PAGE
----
The masses are coming to higher education – and they are bringing the disciplines of the marketplace in their wake.
To judge by the end-of-term rituals, academic life is much as it has always been. Students celebrate the end of their final examinations by getting uproariously drunk. Examiners prepare for weeks of deciphering illegible handwriting. Their more fortunate colleagues wonder whether to spend the next two or three months dawdling over an article or touching the continent.
Appearances are deceptive. The universities are destined to change more in the next five years than they have done in the previous half-century. The government is determined to treble the number of university students by the end of this decade. This pell-mell expansion will soon require the universities to rethink everything, from how they teach to where they get their income.
The expansion is already well under way. Five years ago, one in seven 18-19-year-olds went into higher education; today the figure is one in five. Within a year or so it will be one in four. In the past five years the number of students in universities has risen by 40%. The number in polytechnics has risen even faster.
Or rather, the number in what used to be called polytechnics. From next term the old “binary line” between universities and polytechnics will be removed: every polytechnic will be free to dignify itself with the title of university. At a stroke, this wick increase the number of British universities from 51 to 85, and will double the number of university students to 566, 000. At the next election, John Major will be able to boast that he has transformed university education from a privilege for the Brideshead set to a right for the Brixton crowd.
Allowing polytechnics to call themselves universities is not just a matter of changing their names – though names matter in the educational marketplace, as in any other. From April 1993 the universities and the polytechnics will compete for money on an equal basis, too. But anyone who expects unitary funding to produce a unitary higher education system is going to be in for a surprise.
Higher education will become much more diverse as well as much larger. The reason for it is a cunning change in finance. The old formula treated all academics equally. Potential Nobel Prize winners and dutiful tutors were paid to do research as well as teaching. The result was a system in which academics competed to produce the same product. All universities enjoyed long vacations (for research, naturally) and low student-to-staff ratios.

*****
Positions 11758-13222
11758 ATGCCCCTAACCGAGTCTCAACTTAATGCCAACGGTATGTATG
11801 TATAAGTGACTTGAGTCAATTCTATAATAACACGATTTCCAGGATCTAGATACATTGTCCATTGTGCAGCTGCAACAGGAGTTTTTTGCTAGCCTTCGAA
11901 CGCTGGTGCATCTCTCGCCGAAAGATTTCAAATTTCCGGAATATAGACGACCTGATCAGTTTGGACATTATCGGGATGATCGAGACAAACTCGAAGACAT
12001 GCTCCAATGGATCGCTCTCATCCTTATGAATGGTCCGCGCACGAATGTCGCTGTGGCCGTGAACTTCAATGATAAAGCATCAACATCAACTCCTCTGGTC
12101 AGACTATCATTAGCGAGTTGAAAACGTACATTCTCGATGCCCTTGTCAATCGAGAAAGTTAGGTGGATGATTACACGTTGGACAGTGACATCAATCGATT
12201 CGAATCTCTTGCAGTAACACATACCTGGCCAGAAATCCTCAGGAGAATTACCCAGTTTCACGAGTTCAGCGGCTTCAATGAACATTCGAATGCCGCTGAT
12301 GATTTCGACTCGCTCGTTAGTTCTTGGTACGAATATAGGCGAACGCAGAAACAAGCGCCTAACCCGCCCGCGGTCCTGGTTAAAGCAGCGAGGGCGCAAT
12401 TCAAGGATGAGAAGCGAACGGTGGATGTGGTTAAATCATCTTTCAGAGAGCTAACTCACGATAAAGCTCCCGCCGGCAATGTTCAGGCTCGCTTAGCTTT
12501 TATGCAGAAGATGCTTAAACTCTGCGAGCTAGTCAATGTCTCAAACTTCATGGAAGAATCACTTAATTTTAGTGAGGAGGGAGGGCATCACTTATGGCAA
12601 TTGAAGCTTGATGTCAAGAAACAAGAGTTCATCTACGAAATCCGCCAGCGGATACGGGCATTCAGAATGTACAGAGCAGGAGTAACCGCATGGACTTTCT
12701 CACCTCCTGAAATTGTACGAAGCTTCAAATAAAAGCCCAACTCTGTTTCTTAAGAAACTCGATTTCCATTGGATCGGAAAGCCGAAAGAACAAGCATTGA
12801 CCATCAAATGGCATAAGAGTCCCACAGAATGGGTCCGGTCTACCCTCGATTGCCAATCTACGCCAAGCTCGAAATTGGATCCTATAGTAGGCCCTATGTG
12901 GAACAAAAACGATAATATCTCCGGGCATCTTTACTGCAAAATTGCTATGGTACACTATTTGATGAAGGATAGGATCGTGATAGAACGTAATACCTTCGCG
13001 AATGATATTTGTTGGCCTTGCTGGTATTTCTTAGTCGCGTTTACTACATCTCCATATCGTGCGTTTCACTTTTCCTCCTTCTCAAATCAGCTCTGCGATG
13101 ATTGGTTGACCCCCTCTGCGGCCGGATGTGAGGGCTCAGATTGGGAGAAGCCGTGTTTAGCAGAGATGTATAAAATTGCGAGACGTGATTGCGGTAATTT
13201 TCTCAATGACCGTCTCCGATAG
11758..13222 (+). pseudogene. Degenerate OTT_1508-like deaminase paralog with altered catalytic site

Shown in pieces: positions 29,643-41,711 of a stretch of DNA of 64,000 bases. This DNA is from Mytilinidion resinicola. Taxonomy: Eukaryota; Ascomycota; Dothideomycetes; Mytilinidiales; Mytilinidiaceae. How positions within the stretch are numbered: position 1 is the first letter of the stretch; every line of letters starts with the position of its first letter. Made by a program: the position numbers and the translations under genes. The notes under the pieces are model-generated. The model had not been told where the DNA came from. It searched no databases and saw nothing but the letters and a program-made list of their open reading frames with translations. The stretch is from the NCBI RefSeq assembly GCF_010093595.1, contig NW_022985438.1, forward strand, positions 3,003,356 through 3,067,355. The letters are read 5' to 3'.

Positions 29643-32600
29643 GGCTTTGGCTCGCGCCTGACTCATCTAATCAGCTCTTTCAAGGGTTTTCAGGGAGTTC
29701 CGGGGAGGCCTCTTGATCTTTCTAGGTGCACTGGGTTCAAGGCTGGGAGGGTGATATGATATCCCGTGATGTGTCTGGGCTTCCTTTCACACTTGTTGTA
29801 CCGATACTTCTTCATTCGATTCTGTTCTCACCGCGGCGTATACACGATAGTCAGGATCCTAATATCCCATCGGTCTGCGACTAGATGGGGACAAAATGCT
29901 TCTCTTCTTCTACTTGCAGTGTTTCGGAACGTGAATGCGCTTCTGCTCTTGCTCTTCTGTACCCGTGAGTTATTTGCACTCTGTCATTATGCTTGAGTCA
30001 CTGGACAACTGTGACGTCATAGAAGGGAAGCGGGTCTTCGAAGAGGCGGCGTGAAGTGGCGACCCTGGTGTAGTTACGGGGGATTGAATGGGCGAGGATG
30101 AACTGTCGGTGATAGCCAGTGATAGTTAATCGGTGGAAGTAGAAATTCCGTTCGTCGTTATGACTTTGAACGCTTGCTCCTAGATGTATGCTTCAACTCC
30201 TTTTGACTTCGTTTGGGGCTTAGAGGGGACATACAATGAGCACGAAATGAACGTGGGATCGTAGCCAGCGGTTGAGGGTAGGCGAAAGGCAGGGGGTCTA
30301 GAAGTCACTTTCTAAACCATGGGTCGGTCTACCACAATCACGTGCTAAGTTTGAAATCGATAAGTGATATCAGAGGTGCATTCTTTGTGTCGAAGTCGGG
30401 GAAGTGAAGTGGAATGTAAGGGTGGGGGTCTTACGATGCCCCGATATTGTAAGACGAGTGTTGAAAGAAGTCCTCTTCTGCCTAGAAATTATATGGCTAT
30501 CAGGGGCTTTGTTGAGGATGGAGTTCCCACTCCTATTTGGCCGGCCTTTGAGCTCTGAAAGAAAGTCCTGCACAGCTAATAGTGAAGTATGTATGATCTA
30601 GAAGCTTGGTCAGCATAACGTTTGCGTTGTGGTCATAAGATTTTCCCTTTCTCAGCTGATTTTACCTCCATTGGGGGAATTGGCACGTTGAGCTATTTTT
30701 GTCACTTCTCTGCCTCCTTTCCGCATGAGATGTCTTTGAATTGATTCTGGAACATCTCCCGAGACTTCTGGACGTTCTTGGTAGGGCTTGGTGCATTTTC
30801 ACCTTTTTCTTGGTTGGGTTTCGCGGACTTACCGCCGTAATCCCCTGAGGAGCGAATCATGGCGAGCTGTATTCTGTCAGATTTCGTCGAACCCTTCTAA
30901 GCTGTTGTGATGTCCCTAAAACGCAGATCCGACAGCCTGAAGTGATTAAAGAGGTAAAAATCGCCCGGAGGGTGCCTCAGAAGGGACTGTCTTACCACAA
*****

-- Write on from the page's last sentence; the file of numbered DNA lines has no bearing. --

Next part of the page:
The education department has now started to disentangle salaries for teaching from money for research. The University Funding Council (UFC) plans to allocate most of its additional money for teaching to the institutions which pack in the most students. At the same time the UFC is increasingly awarding research money on the basis of departmental research-ratings rather than student numbers. And government research-councils (which are by their nature are uninterested in teaching) are getting the bigger say in distributing the cash.
This means that universities will have to play their strengths in competing for money. Prestigious universities will be able to resist expansion and make up their income from research grants. Their weaker rivals will have to concentrate on attracting more students and sharpening up their teaching. No wonder cynics say the binary line is not so much being removed as being redrawn at a higher level.
The result will be rapid Americanization of British higher education. At the top will be an Ivy League of ten research-minded universities, led by Oxford, Cambridge, the London School of Economics and Imperial College. Another ten or so universities will be able to preserve their current mix of teaching and research. But most other universities will become teaching-led institutions. Next year, for example, Brunel University will receive a 13.8% in case of funding for teaching but a 3% real fall in funding for research. And at the bottom of the system will be a mass of vocational universities, little interested in research but desperate to increase their “throughput” students.